10:52 PM  // 

Wednesday, June 28, 2006

They're Animany, Totally Insaney...

Anyone else have a secret love for Animaniacs? I think Ryan has a video upstairs of old episodes. A few weeks ago, some people on HP4GU (the "Harry Potter for Grown-ups" mailing list) were discussing the "Schnitzelbank" song. It's a German children's/drinking song of dubious origin, hence the dual usage. Anyway, it's all about rhyming and pretending you can speak German. It popped into my head tonight after I came across "schadenfreude" in the book I'm reading (a term which was also in the Simpsons quote Happy Catholic had up yesterday). So I consulted with Lord Google and YouTube came through yet again! Oh, du schöne, oh, du schöne, oh, du schöne, schnitzelbank!

Also, the Catholic Carnival for this week is at Kicking Over My Traces. Nothing particularly great this time. This suggests that I should consider writing something to include one of these weeks. I'll add it to the General Round Tuit list.

11:30 PM  // 

Monday, June 26, 2006

Lots of Reading

My away message this afternoon: Why is it that I have nowhere to go on sunny days, and have to go out when it's raining circus animals?
Jim: sheesh
Jim: you're lucky
Jim: whenever i go out it's raining rainforest animals
Jim: i mean elephants and monkeys are one thing
Jim: jaguars and tarantulas and piranhas are totally something else.

The second it starts raining spiders, I am so out of here.

Mom and I braved the torrential rain for Mass on Sunday. We got out around ten minutes of 1; I missed the part where Fr. Finamore always gives shortish homilies. We saw one of my dad's RCIA teachers on our way out. That prompted Mom to tell me that my dad has enough seniority with TSA to pick better days off. He has Mondays and Tuesdays now, but in a few weeks, he'll be switching to weekends off. That means he can go to Mass with us on Sundays! And if he goes, then maybe the whole family can go together. I only know they're going to Mass if I go with them, so this is a huge development. I've discussed with my dad about the rugrats' non-attendance, and he agrees with me: If she makes them get up and go every week, then they'll get used to it and will stop staying up until 3am on Saturday nights. If she keeps dragging them along on random weeks, well, she'll have to keep dragging them there. We're all Catholic; we should act more like it.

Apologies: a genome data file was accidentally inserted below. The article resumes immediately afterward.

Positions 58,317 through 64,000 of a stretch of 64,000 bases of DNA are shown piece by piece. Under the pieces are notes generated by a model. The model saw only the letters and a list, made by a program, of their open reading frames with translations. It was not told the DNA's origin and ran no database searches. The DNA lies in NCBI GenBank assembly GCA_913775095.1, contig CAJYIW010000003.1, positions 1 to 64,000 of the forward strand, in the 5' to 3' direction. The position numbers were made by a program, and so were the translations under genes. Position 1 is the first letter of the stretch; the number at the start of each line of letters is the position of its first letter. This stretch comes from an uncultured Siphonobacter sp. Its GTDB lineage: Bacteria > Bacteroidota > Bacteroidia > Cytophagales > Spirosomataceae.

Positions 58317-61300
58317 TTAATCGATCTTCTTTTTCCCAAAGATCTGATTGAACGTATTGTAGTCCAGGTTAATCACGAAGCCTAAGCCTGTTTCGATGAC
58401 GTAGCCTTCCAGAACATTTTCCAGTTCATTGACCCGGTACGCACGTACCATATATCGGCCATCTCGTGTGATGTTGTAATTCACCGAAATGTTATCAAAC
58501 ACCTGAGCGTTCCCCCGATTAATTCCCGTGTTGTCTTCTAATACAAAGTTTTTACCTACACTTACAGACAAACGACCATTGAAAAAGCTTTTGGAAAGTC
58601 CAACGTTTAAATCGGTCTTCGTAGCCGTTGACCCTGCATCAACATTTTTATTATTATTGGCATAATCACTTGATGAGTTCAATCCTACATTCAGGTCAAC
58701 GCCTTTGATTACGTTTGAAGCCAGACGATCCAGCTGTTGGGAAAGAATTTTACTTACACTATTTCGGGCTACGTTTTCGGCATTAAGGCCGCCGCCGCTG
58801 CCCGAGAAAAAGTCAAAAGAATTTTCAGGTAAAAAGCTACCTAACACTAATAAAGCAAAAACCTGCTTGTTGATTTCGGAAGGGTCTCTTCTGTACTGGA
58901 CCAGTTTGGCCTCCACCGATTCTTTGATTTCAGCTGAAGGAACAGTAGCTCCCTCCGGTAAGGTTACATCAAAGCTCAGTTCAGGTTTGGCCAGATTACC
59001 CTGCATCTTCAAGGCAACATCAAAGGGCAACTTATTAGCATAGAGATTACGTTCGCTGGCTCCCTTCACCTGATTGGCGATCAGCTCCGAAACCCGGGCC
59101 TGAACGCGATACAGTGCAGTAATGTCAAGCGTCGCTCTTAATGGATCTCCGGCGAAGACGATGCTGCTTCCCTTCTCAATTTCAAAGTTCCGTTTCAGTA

Mary emailed me (and Tim and Fr. Bill, among others) a Washington Post headline that made me scream. Literally. I actually yelled out loud: "Rowling to Kill Two in Final 'Potter' Book". Oh, man. That is going to be a rough weekend; I can see it now. Note to self when planning Potter Party: Tissues. Tissues and fellow readers to offer moral support when we're on the same page (again, literally).

A friend of mine told me of a recent conversation at his family's dinner table that keeps reverberating in my mind. His wife, a physician, also performs abortions. And their 9-year-old son — hearing the words and curious about its meaning — looked up from his plate and asked, "What is an abortion?" His mother tried carefully to describe it in simple terms.

"But," said her son, "that means killing the baby." The mother then explained that there are certain months during which an abortion cannot be performed, with very few exceptions. The 9-year-old shook his head. "But," he said, "it doesn't matter what month. It still means killing the babies." Hearing the story, I wished it could be repeated to the justices of the Supreme Court, in the hope that at least five of them might act on this 9-year-old's clarity of thought and vision. [read it, via Jimmy Akin]

Sometimes I think much of life really is as simple as that. I just finished reading C. S. Lewis's Mere Christianity a few days ago. (I bought it the same night I got HBP, so this completion was particularly satisfying.) The experience of reading it reminded me of "The Five Ways of Knowing God" (St. Thomas Aquinas, from Summa Theologica) in ARHU last fall. That was a great reading for two reasons: first, because I totally understood it, unlike almost everything else we ever read for ARHU, and second, because I agreed completely. I conceded, though, for St. Thomas and for Lewis, that I didn't exactly need convincing. It's much easier to prove your point to someone who already agrees with you. I found Lewis's approach particularly interesting. I believe in objective/absolute truth, and that was where he began, with moral law. If you don't believe that some things are simply wrong and some are simply right, then it'd be hard to be a Christian. It was definitely worth reading; I've seen it recommended as the #3 most important read for Catholics or seekers (right behind the Bible and Catechism). Now I really understand why. I will definitely read it again in the future, perhaps when I can discuss it, but that's one less item on the Round Tuit book list.

11:03 PM  //